Washington: The International Monetary Fund slashed its world growth forecast by the most since the early months of the pandemic, and projected even faster inflation, after Russia’s attack on Ukraine and China’s renewed virus lockdowns.
Global expansion will slow to 3.6 per cent in 2022, down from a forecast of 4.4 per cent in January before the war, the IMF said in an update to its World Economic Outlook released on Tuesday. That compares with 6.1 per cent growth in 2021. The institution also lowered its projection for 2023 to 3.6 per cent from a prior 3.8 per cent.
The fund sees inflation for this year at 5.7 per cent in advanced economies and 8.7 per cent in emerging and developing countries, significantly higher than just a few months ago. The pace of consumer-price increases is expected to slow to 2.5 per cent and 6.5 per cent respectively in each group of nations in 2023. The IMF cited a rising risk that inflation expectations become unanchored, prompting more aggressive central bank tightening.
The Washington-based fund expects Ukraine’s economy to contract 35 per cent in 2022 as a direct result of the attack. Russia’s output may shrink 8.5 per cent due to sanctions imposed by western nations and a loss of confidence in the country.
In the US and some parts of Europe, inflation is accelerating to the fastest level in decades, spurring expectations for central banks to tighten monetary policy faster than previously foreseen.
The attack is causing the fund to lower gross domestic product expectations for 143 of its member economies – a group that accounts for 86 per cent of global output, Managing Director Kristalina Georgieva said last week.
“In the matter of a few weeks, the world has yet again experienced a major, transformative shock,” Pierre-Olivier Gourinchas, the IMF’s new chief economist, wrote in a foreword to the report. “Just as a durable recovery from the pandemic-induced global economic collapse appeared in sight, the war has created the very real prospect that a large part of the recent gains will be erased.”
The euro area got a particularly sharp downgrade, with growth projected at 2.8 per cent for this year, down from a previous 3.9 per cent estimate.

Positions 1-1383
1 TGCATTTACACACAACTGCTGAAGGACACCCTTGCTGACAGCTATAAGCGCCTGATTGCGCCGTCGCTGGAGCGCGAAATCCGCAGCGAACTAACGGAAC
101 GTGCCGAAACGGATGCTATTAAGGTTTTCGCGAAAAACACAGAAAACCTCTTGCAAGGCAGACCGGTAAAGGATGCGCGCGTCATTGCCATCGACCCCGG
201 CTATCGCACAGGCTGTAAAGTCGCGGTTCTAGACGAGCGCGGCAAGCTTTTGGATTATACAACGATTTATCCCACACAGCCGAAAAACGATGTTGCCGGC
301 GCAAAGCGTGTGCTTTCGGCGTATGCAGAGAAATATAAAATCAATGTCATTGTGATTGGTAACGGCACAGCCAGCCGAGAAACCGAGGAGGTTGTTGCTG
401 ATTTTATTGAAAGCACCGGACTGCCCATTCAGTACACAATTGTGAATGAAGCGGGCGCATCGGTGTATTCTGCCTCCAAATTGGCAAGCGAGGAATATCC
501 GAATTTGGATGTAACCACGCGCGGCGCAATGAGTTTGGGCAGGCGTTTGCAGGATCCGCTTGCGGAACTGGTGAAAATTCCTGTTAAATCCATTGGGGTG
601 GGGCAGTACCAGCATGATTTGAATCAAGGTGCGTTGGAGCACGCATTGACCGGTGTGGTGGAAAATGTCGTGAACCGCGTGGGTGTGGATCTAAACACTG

The US is expected to be less affected by the war and grow 3.7 per cent this year, down from a prior 4 per cent projection, reflecting a faster tightening of monetary policy by the Federal Reserve.
China’s economy is expected to grow 4.4 per cent, down from a prior 4.8 per cent estimate. That also compares with the government’s official target of about 5.5 per cent.
Overall, the IMF forecasts advanced economies will grow 3.3 per cent and sees emerging markets and developing economies expanding 3.8 per cent, down from prior estimates of 3.9 per cent and 4.8 per cent, respectively.
The IMF’s baseline forecast assumes that the conflict remains limited to Ukraine and that sanctions on Russia and European plans to become independent of Russian energy don’t tighten beyond those announced by the end of March.
But unusually high uncertainty surrounds the outlook, and downside risks dominate. They include a possible worsening of the war, escalation of sanctions on Russia, a sharper-than-anticipated slowdown in China, and a renewed flare-up of the pandemic should new, more powerful COVID-19 variants emerge. Worsening supply-demand imbalances could lead to persistently high inflation that forces central banks to hike rates faster.
The fund models an alternative scenario where sanctions against Russian oil and gas broaden in the middle of this year, leading to higher commodity prices, disruptions to supply chains and tighter financial conditions for the rest of the world. In such an environment, GDP in the European Union would be about 3 per cent below the baseline scenario in 2023, with global GDP 2 per cent below the baseline and activity remaining about 1 per cent lower by 2027.
The IMF also flagged risks from rising debt levels in emerging markets, particularly as officials in advanced economies tighten monetary policy. Some economies will require sovereign-debt restructuring to free up resources for important health, social and development spending, with several countries having begun yet failed to complete the process through the Group of 20’s so-called Common Framework.
Global trade will grow 5 per cent in 2022, half the rate of 2021, held back by slower activity overall.